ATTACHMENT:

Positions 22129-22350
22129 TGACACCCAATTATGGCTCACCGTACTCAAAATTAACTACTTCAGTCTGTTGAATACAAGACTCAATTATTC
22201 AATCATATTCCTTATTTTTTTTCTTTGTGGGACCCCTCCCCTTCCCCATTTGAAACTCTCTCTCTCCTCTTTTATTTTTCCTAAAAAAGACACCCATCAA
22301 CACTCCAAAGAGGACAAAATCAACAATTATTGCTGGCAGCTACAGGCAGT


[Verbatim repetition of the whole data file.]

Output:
Positions 22129-22350
22129 TGACACCCAATTATGGCTCACCGTACTCAAAATTAACTACTTCAGTCTGTTGAATACAAGACTCAATTATTC
22201 AATCATATTCCTTATTTTTTTTCTTTGTGGGACCCCTCCCCTTCCCCATTTGAAACTCTCTCTCTCCTCTTTTATTTTTCCTAAAAAAGACACCCATCAA
22301 CACTCCAAAGAGGACAAAATCAACAATTATTGCTGGCAGCTACAGGCAGT